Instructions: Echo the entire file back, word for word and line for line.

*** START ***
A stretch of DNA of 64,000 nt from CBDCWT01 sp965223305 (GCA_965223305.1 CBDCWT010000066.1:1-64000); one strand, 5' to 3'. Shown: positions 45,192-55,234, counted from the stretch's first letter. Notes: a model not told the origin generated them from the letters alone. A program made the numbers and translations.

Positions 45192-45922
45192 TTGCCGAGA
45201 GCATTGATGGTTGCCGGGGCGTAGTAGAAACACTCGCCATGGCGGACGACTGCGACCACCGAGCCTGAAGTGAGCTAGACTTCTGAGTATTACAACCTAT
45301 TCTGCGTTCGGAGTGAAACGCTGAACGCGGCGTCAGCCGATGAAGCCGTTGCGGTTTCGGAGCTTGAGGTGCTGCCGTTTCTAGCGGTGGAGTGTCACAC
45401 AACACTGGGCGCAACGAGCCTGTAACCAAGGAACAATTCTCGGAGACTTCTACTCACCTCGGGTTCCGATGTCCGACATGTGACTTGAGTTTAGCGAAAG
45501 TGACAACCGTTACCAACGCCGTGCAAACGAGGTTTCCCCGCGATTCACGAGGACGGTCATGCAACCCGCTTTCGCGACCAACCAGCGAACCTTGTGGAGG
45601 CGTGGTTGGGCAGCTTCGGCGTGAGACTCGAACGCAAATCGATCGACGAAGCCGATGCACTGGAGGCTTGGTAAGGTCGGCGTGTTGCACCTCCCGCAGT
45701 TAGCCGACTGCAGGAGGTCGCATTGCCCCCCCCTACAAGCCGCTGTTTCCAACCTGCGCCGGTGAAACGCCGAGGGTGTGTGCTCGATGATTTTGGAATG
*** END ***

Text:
A stretch of DNA of 64,000 nt from CBDCWT01 sp965223305 (GCA_965223305.1 CBDCWT010000066.1:1-64000); one strand, 5' to 3'. Shown: positions 45,192-55,234, counted from the stretch's first letter. Notes: a model not told the origin generated them from the letters alone. A program made the numbers and translations.

Positions 45192-45922
45192 TTGCCGAGA
45201 GCATTGATGGTTGCCGGGGCGTAGTAGAAACACTCGCCATGGCGGACGACTGCGACCACCGAGCCTGAAGTGAGCTAGACTTCTGAGTATTACAACCTAT
45301 TCTGCGTTCGGAGTGAAACGCTGAACGCGGCGTCAGCCGATGAAGCCGTTGCGGTTTCGGAGCTTGAGGTGCTGCCGTTTCTAGCGGTGGAGTGTCACAC
45401 AACACTGGGCGCAACGAGCCTGTAACCAAGGAACAATTCTCGGAGACTTCTACTCACCTCGGGTTCCGATGTCCGACATGTGACTTGAGTTTAGCGAAAG
45501 TGACAACCGTTACCAACGCCGTGCAAACGAGGTTTCCCCGCGATTCACGAGGACGGTCATGCAACCCGCTTTCGCGACCAACCAGCGAACCTTGTGGAGG
45601 CGTGGTTGGGCAGCTTCGGCGTGAGACTCGAACGCAAATCGATCGACGAAGCCGATGCACTGGAGGCTTGGTAAGGTCGGCGTGTTGCACCTCCCGCAGT
45701 TAGCCGACTGCAGGAGGTCGCATTGCCCCCCCCTACAAGCCGCTGTTTCCAACCTGCGCCGGTGAAACGCCGAGGGTGTGTGCTCGATGATTTTGGAATG